4 of 8 wheel bearings
Lower control arms
Front tension bushings
All eight brake rotors & pads
Rear brake lines (preventive care will prevent destruction)
Rear tail light design flaw repair
Dry lube window rail to prevent regulator self-destruction
Key cylinder refurbish
Replace all four mirrors with panoramic
Rear O2 sensors higher mileage car

I'm sure there are some things I'm missing. I'll update this post if I think of them.

Amazingly by doing the labor myself we've been averaging $80/mo on the lower mileage car and an astounding $40/mo on the higher mileage car. (110 > 152,000 vs 128 > 162,000) over three years of ownership.
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Old 06-09-2018, 10:45 AM
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Quote:
Originally Posted by andrewwynn View Post
Amazingly by doing the labor myself we've been averaging $80/mo on the lower mileage car and an astounding $40/mo on the higher mileage car. (110 > 152,000 vs 128 > 162,000) over three years of ownership.

And this is why I love BMW's. They aren't for everyone, but for those that are a little mechanically inclined you get a great vehicle(s) with a low investment. Certainly less than a new car, let alone a new BMW. Sure, some big-ticket items will come up during ownership... but averaged out as a monthly payment it's still very minimal.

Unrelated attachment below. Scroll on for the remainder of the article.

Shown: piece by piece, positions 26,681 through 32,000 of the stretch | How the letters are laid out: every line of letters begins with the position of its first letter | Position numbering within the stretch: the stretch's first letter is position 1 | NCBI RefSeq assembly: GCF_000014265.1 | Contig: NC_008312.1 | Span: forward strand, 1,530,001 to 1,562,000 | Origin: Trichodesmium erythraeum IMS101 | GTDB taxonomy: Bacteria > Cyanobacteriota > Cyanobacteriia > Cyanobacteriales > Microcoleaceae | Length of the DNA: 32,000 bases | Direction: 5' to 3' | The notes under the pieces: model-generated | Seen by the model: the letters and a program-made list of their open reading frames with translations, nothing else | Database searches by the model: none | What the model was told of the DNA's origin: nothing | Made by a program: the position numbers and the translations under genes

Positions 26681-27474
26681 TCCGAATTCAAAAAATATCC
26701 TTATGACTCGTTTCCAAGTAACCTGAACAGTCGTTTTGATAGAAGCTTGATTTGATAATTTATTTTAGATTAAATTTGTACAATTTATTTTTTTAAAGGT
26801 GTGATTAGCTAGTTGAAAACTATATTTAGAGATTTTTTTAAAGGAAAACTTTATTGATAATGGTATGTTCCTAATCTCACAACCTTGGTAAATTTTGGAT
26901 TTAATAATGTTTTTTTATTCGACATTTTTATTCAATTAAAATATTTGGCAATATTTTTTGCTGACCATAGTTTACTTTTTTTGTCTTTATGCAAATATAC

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2005 X5 4.4i Build 04/05 Maintenance/Build Log
Nav, Pano, Sport (Purchased 06/14 w/ 109,000 miles) (Sold 8/15 w/121,000 miles)


2006 X5 4.8is Build 11/05 Maintenance/Build Log
Nav, DSP, Pano, Running Boards, OEM Tow Hitch, Cold Weather Pckg (Purchased 08/15 w/ 90,500 miles)

2010 X5 35d Build 02/10
Nav, HiFi, 6 DVD, Sports Pckg, Cold Weather Pckg, HUD, CAS, Running Boards, Leather Dash, PDC, Pano (Purchased 03/17 w/ 136,120 miles)
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  #10  
Old 06-09-2018, 01:04 PM
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I think both, if it ain't broke don't fix it and if it ain't broke it will soon, apply depending on what you tackle. As an example if there is no intake leak I would use don't fix it. Reason is that sometimes one makes a mistake in the fix or breaks something else in the process that is costly repair or extends downtime significantly.